The fire wasn't blazing hot at this point, but the beef was already pretty brown on the outside, so even a fire running around medium temperature was sufficient to transform the golden brown beef into a deep crusty brown without taking too much time. It took about ten minutes total over direct heat to finish the meat up, with me rotating the beef about every minute for the most even searing. Once done, I wrapped the beef in foil and stuck it in the Cambro until it was serving time.
I think I made a folly in wrapping the beef too soon, because despite my compulsive attention to temperature, the meat was more medium-rare to medium when I went to slice it, which meant it continued cooking for awhile after coming off the grill. Luckily, it was still plenty juicy and crazy flavorful. I was so happy to be able to take this hunk of beef to the slicer and cut it into the necessary thin cuts needed to make a great pit beef. I couldn't get the slices quite as thin and even as I was hoping though, realizing I'll need to swap out the included serrated blade for the non-serrated for more optimal slicing in the future.
Right before serving, I quickly toasted my kaiser rolls because warm bread is always better. Then I just stacked generous portions of beef in each roll and topped with the onions and tiger sauce before serving.
Not sure if the over a decade long wait influenced my opinion here, but I think this was some of the finest roast beef I've had. Yeah, it was a little more cooked than I was hoping for, but the flavor was immense. Although not smoked in the traditional sense, there was a great smokiness to the beef that, when paired with the spiced exterior, gave it an excellent barbecue profile. With the meat sliced so thin, there was little question that it would be super tender and easy to bite through, both important qualities for a great roast beef. Then take all that goodness and add on top of it one killer sauce with an amazing strong horseradish bite, along with the crunchy and sharp onions, and you can taste that Baltimore knows what it's doing with its barbecue, whether it falls into any preconceived definition of the word or not. Now that I finally have the meat slicer and one good execution of pit beef under my belt, I hope to just keep making more of it and improving along the way.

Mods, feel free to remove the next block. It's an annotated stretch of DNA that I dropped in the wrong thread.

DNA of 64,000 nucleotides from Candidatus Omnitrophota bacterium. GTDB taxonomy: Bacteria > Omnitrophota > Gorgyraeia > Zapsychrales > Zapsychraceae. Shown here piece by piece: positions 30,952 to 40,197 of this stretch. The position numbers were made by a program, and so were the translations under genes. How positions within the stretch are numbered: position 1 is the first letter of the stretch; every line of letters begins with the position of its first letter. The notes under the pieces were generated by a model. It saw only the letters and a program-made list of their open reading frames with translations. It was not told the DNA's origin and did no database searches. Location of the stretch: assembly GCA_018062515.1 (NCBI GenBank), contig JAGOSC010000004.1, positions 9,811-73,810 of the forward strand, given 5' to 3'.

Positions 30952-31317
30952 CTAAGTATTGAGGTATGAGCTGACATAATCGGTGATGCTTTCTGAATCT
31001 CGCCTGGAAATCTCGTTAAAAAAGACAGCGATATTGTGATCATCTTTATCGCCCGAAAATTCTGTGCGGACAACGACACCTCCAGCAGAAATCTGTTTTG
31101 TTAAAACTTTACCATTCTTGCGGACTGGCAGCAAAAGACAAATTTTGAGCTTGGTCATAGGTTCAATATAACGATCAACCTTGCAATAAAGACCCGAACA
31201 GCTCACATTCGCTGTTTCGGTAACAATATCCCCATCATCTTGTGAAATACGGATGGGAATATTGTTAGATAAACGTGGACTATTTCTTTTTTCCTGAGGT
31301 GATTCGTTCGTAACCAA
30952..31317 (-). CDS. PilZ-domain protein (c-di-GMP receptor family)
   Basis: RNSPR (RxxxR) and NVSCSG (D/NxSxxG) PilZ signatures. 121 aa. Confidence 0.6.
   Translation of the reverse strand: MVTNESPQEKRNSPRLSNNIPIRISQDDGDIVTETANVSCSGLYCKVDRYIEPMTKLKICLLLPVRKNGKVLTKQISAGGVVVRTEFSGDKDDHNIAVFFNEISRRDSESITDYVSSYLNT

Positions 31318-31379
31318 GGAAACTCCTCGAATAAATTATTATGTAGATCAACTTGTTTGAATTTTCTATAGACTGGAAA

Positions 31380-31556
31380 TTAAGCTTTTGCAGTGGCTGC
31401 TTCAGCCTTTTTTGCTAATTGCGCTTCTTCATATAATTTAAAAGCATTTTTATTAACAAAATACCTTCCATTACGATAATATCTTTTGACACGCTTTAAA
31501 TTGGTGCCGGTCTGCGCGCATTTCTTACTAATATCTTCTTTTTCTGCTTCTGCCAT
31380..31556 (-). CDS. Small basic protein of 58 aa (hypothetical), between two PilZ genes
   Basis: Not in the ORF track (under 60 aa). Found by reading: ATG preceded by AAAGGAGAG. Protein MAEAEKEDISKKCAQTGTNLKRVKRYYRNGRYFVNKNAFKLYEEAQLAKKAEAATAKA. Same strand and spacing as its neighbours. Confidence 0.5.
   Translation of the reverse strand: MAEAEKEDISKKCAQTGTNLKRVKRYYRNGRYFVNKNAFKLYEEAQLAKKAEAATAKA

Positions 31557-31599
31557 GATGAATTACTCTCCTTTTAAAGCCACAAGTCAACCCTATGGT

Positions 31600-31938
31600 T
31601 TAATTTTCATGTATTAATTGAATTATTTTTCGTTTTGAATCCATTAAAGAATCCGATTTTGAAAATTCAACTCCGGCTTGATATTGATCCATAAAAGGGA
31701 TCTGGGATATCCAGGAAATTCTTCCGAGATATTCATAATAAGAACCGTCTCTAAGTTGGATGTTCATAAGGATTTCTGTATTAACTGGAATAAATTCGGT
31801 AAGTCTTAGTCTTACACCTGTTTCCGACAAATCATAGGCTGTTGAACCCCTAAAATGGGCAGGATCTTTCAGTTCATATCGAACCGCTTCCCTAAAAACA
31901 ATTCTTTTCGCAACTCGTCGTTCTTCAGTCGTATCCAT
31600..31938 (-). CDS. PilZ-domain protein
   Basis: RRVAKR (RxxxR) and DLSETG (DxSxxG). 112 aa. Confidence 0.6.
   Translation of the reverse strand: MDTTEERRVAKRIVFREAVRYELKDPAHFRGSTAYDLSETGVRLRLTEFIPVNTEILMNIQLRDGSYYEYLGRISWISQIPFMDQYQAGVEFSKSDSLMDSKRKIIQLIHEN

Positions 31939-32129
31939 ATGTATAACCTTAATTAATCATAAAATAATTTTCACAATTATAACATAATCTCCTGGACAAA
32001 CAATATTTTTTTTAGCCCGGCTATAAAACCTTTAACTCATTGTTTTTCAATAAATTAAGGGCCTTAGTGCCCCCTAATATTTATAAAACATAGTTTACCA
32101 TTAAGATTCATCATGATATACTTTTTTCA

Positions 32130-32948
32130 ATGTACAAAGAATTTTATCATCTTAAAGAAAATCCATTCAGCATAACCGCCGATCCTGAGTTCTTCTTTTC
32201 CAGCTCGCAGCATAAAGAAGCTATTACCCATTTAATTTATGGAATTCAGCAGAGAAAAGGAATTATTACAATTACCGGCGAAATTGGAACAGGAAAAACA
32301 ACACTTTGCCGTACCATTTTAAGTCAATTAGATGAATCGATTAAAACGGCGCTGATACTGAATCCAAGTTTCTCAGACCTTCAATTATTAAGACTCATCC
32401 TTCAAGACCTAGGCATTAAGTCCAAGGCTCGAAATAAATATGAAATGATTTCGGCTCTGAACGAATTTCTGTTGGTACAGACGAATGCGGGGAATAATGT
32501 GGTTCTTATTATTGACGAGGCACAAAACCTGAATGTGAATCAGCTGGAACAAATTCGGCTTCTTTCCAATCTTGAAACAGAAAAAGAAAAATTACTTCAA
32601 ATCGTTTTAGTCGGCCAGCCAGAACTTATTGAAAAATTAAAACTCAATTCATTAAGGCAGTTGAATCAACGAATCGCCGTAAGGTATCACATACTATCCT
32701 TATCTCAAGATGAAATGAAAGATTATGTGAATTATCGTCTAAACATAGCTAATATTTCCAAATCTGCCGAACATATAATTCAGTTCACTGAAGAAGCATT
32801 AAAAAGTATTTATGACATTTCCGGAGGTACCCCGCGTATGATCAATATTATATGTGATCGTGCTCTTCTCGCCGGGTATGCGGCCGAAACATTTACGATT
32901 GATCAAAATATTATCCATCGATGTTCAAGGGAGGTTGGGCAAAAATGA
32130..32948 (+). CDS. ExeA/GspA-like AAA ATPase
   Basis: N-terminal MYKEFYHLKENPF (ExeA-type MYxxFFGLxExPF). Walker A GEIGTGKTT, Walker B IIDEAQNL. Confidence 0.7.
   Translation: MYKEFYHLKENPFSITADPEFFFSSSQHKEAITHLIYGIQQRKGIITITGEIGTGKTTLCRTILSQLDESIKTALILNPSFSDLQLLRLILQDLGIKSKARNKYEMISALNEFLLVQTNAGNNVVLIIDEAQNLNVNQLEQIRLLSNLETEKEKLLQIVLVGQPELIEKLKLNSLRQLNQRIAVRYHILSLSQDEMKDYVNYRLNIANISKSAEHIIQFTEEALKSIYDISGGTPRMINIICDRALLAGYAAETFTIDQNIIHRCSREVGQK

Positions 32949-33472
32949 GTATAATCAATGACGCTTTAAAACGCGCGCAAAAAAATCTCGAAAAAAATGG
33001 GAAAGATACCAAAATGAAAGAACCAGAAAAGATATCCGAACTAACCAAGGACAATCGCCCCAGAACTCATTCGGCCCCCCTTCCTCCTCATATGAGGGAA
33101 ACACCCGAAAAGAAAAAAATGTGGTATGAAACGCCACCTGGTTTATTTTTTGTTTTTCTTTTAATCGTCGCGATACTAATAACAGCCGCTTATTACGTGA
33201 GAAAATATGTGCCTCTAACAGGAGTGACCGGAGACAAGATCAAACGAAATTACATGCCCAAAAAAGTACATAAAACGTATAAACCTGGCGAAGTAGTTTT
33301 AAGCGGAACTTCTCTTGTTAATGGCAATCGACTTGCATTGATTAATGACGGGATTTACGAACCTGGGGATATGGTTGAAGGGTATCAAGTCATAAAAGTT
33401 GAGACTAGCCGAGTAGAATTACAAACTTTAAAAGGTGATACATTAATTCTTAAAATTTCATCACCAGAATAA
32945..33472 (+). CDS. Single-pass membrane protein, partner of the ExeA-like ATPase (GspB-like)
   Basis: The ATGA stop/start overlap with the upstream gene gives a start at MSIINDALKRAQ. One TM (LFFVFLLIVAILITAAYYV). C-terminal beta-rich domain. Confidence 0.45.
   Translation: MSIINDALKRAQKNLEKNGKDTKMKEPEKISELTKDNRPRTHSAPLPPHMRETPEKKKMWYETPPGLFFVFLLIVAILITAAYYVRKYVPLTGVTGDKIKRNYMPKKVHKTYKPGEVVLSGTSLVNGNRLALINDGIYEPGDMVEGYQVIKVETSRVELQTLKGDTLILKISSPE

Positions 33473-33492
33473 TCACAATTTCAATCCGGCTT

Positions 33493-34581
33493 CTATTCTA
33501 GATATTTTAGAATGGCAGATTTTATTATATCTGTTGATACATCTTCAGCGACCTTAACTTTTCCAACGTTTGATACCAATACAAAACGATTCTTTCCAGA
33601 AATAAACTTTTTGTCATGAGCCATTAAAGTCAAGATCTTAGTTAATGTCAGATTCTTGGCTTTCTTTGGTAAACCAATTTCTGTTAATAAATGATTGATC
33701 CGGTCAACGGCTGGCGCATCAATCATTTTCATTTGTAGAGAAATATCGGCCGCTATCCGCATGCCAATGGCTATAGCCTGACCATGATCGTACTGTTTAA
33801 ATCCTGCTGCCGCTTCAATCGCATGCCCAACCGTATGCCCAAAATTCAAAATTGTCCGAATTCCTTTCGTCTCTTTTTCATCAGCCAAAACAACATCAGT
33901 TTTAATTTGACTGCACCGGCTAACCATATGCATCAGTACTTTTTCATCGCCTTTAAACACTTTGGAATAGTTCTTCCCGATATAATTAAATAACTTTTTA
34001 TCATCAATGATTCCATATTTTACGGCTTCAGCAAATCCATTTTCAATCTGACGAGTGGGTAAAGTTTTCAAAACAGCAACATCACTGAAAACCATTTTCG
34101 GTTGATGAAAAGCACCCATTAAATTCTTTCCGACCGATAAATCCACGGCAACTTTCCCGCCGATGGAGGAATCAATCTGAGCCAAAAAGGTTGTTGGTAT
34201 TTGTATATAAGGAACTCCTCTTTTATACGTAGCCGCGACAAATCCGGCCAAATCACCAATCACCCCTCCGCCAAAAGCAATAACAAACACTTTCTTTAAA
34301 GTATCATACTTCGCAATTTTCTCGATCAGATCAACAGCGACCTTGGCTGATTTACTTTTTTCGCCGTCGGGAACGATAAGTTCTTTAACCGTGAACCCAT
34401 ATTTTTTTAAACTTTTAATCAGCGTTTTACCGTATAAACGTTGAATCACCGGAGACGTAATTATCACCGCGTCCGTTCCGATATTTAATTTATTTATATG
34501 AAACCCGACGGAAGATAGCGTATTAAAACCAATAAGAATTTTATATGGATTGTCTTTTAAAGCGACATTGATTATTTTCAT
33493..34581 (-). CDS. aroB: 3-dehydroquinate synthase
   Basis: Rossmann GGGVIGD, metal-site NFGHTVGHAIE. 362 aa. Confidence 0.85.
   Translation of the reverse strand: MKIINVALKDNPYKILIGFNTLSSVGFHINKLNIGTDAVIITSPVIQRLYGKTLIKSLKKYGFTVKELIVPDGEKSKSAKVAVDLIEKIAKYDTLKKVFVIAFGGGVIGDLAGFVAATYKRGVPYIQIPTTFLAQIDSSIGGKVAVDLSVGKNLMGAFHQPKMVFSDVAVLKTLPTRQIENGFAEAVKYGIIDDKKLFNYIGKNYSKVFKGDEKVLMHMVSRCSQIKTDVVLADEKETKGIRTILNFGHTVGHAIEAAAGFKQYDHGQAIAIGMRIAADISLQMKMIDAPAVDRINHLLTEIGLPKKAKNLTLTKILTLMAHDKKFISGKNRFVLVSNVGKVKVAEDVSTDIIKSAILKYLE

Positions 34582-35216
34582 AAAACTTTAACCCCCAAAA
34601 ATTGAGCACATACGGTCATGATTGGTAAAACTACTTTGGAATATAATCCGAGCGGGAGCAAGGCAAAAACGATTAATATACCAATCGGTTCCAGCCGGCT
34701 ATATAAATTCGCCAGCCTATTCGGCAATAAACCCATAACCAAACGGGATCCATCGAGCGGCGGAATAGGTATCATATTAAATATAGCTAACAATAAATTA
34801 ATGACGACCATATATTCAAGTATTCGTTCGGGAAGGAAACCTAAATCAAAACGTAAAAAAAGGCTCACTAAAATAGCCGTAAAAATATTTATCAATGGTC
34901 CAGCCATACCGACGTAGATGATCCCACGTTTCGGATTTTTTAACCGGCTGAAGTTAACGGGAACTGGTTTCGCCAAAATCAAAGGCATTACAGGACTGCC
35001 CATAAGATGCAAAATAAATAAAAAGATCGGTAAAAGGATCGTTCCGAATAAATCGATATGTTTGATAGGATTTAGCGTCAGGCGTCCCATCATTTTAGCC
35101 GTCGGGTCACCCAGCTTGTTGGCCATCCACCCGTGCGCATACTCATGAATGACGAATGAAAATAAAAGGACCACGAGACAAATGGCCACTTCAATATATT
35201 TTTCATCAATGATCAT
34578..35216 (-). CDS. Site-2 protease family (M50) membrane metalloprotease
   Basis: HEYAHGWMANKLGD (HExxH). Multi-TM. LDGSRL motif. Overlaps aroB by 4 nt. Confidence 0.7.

Baltimore Pit Beef
- Prep Time:
- 15 Minutes
- Inactive Time:
- 1 Hour
- Cook Time:
- 1 Hour 5 Minutes
- Total Time:
- 2 Hours 20 Minutes
- 10-12 servings
- For the Tiger Sauce
- 1 cup mayonnaise
- 1/2 cup prepared white horseradish, or to taste
- 2 teaspoons fresh lemon juice
- 2 teaspoons finely minced fresh garlic
- Kosher salt, to taste
- Freshly ground black pepper, to taste
- For the Beef
- 2 tablespoons kosher salt
- 1 tablespoon coarsely ground black pepper
- 1 teaspoon dried oregano
- 1 teaspoon garlic powder
- 1 teaspoon onion powder
- 1 teaspoon paprika
- 1 teaspoon chili powder
- 1 4lb bottom round roast
- For Serving
- 1 sweet white onion, sliced thin
- 10 Kaiser rolls
- To make the tiger sauce: In a medium bowl, whisk together mayonnaise, horseradish, lemon juice, and garlic. Season with salt and pepper to taste. Transfer to an airtight container and refrigerate until ready to serve.
- To make the beef: In small bowl, mix together salt, black pepper, oregano, garlic powder, onion powder, paprika, and chili powder. Season beef all over with spice mixture. Wrap beef in plastic wrap and place in refrigerator for at least one hour to overnight.
- Light one chimney full of charcoal. When all the charcoal is lit and covered with gray ash, pour out and arrange the coals on one side of the charcoal grate. Set cooking grate in place, cover grill and allow to preheat for 5 minutes. Clean and oil the grilling grate. Place beef on cool side of grill. Cover grill and position top vent over cool side of grill. Cook until center of meat registers 110°F on an instant read thermometer for rare beef, or 120°F for medium-rare.
- Transfer beef to hot side of grill and cook, turning every minute, until well seared on all sides and center of meat registers 120°F on an instant read thermometer for rare, or between 125-130°F for medium-rare. Transfer beef to a cutting board and let rest for 10 minutes.
- To serve: Cut beef into very thin slices, preferably using a meat slicer. Pile beef onto rolls and top with onion slices and tiger sauce. Serve immediately.